Cuisine In Australia

Food and drink are some of the great pleasures of being in Australia. Due to its location and ethnic mix, you can expect to enjoy a great variety of excellent fresh cuisine.


The migrant mix to be found in Australia’s population has brought with it fine culinary specialties from many parts of Asia, Italy, Lebanon, Greece and even Scotland. Australia boasts an abundance of freshly grown produce, from a rich choice of tropical fruits to cold climate vegetables and it is even a major producer of rice. Its seafood, beef and lamb are well known to be among the best in the world and Australia’s location on the Indian Ocean means that seafood is well known to be fantastic.

Australians are food lovers and a proliferation of outlets sells food, from supermarkets and specialist delicatessens to every conceivable type of restaurant. Numerous cafes and bistros line the main streets in most towns and cities.

Although there is little authentic Australian cuisine, some typically Australian food such as the famous Australian meat pie is sold everywhere. Other authentic foods enjoyed in Australia are kangaroo, crocodile, emu and shark, while regional dishes include Sydney oysters, Tasmanian salmon and milk - fed lamb.

Australia is famous for its fine wines. Well known varieties include those from the Hunter Valley in New South Wales, Barossa Valley in SA or Coonawarra Valley in Victoria. The Swan Valley is Western Australia’s oldest wine growing region and grape varieties grown here include chenin blanc, verdelho, shiraz and chardonnay, all of which benefit from the region’s hot and dry climate.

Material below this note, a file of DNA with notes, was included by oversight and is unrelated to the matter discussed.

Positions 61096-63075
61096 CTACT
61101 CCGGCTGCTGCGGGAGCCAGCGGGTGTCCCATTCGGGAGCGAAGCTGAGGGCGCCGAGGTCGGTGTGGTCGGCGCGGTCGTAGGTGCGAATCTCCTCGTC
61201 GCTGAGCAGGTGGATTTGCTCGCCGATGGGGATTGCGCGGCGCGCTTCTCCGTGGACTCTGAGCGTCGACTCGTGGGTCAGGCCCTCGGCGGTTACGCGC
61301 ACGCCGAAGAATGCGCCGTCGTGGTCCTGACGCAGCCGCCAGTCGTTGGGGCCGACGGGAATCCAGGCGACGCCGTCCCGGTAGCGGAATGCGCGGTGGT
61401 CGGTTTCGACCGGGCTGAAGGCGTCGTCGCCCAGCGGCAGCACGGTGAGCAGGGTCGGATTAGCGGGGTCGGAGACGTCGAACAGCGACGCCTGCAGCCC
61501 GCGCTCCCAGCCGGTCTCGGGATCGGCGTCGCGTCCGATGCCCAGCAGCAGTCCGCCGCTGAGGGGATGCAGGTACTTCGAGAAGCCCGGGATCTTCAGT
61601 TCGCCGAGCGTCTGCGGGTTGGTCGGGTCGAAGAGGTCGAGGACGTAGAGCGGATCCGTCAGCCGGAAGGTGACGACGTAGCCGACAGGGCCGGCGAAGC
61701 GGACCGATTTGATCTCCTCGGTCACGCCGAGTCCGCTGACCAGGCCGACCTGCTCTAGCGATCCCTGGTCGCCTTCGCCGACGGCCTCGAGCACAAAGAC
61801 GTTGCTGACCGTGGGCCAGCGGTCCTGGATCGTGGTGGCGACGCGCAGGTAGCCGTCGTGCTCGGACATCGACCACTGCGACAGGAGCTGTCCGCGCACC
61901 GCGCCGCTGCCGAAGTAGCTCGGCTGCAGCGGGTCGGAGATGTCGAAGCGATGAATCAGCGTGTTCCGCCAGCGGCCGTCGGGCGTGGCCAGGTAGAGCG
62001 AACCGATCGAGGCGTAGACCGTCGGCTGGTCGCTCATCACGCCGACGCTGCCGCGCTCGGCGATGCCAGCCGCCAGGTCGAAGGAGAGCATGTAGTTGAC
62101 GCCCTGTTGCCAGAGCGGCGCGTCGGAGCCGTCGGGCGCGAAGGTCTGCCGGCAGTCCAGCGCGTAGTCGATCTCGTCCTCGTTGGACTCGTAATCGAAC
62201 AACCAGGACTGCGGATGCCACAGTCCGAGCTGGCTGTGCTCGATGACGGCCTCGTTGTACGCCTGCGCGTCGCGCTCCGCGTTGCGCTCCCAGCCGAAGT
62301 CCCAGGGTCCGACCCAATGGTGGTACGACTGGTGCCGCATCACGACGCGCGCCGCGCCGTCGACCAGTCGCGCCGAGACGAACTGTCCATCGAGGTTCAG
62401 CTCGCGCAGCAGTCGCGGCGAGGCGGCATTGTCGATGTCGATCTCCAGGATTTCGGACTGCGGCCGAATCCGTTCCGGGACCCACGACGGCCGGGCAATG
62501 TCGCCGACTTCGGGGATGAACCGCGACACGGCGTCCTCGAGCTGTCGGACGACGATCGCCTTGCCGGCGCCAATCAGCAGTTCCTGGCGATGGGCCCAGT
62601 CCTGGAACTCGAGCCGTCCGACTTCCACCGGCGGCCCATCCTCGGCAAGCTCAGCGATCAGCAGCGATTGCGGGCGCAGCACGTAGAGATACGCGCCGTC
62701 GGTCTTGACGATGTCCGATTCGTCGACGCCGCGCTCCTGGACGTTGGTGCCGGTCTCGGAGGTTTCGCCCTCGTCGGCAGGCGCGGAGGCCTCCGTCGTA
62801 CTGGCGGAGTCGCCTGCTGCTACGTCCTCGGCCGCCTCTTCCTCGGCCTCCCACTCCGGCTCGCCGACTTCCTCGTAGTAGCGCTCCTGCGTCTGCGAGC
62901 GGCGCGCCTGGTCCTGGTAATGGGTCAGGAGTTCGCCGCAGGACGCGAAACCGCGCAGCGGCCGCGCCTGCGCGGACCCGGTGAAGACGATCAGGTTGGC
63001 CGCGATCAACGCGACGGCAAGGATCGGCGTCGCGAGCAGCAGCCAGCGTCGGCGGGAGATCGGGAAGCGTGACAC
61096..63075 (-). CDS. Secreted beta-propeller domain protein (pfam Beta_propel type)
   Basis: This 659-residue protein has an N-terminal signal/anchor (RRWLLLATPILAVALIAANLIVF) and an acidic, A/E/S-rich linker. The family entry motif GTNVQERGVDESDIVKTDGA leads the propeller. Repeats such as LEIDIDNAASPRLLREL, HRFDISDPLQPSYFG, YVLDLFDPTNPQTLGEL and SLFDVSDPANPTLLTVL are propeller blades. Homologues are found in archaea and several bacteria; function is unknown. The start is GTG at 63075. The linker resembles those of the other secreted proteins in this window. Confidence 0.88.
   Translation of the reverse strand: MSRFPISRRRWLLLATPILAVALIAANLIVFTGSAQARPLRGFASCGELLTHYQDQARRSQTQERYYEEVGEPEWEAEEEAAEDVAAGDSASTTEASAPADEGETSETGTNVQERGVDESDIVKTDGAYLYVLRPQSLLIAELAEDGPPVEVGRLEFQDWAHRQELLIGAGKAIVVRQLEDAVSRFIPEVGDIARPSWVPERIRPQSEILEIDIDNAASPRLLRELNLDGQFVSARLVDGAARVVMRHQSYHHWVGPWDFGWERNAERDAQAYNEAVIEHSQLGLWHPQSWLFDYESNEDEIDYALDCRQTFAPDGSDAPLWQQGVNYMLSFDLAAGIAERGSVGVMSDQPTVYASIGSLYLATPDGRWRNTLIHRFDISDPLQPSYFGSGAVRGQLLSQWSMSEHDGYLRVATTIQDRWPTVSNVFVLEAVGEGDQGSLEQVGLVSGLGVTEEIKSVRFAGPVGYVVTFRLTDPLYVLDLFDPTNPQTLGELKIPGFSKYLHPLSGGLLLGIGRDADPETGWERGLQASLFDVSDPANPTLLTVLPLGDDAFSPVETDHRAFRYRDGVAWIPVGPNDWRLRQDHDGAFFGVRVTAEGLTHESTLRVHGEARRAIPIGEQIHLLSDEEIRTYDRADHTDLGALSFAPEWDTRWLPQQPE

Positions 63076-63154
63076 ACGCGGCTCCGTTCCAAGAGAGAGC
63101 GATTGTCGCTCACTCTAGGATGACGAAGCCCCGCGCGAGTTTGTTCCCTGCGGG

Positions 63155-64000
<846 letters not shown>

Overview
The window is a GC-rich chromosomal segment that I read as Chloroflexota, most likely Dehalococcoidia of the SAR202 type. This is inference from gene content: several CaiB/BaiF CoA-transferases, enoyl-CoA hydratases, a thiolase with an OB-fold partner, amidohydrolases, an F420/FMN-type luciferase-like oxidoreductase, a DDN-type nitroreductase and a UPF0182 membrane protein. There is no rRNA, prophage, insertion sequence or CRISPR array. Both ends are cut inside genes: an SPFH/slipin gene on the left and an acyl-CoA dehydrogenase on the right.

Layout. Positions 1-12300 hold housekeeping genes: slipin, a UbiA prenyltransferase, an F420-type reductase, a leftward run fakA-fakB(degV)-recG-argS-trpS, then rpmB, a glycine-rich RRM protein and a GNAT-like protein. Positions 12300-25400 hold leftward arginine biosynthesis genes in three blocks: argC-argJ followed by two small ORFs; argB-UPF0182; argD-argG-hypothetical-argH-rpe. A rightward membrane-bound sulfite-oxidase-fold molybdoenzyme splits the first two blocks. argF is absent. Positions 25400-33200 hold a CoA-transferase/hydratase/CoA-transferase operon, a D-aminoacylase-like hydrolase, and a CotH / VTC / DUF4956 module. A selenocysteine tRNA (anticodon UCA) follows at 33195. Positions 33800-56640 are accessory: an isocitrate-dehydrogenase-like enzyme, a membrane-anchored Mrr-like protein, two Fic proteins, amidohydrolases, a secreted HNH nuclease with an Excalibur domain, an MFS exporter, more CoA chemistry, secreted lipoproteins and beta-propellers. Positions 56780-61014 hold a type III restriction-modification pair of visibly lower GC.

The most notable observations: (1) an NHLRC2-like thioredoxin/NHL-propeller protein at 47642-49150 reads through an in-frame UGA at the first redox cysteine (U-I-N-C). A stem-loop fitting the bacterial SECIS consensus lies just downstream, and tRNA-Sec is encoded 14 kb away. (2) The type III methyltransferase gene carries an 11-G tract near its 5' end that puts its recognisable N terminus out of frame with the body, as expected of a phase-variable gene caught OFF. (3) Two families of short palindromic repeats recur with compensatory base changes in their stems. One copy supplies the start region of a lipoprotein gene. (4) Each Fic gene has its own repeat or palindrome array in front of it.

Australian beer is the same consistency as lager and brands vary from state to state. Fosters is probably the most well known brand internationally while brands such as VB, Carlton, Tooheys and XXXX (Four X) are more often seen.

Food in Australia today is influenced by the large numbers of immigrants from Mediterranean, Asian and other countries and Australian cuisine now reflects its multicultural society. Once traditional dishes have been spiced up with new flavours to create new dishes. However, there are a few classic ones that have stood the test of time:

Australian word - Equivalent

anzac biscuits - traditional biscuit/cookie dating back to World War I

bangers and mash - sausages and mashed potato

billy tea - bush tea boiled in a tin container

booze - alcohol

bundy - Bundaberg rum, eg 'bundy and coke'

champers - champagne

chook - chicken

cuppa - cup of tea or coffee

damper - bush bread

grog - alcohol

lamington - traditional small sponge cake squares covered in chocolate icing and sprinkled with coconut

lollies - candy, sweets

middy - medium sized glass of beer

pavlova - traditional meringue dessert

sanga - sandwich

schooner - large glass of beer

snag - sausage

stubby - small bottle of beer

tinny - can of beer

tomato sauce - ketchup

tucker - food

VB - Victoria Bitter, brand of beer

Vegemite - spread for toast or sandwiches, made from yeast extract

XXXX - 'four ex', Queensland brand of beer


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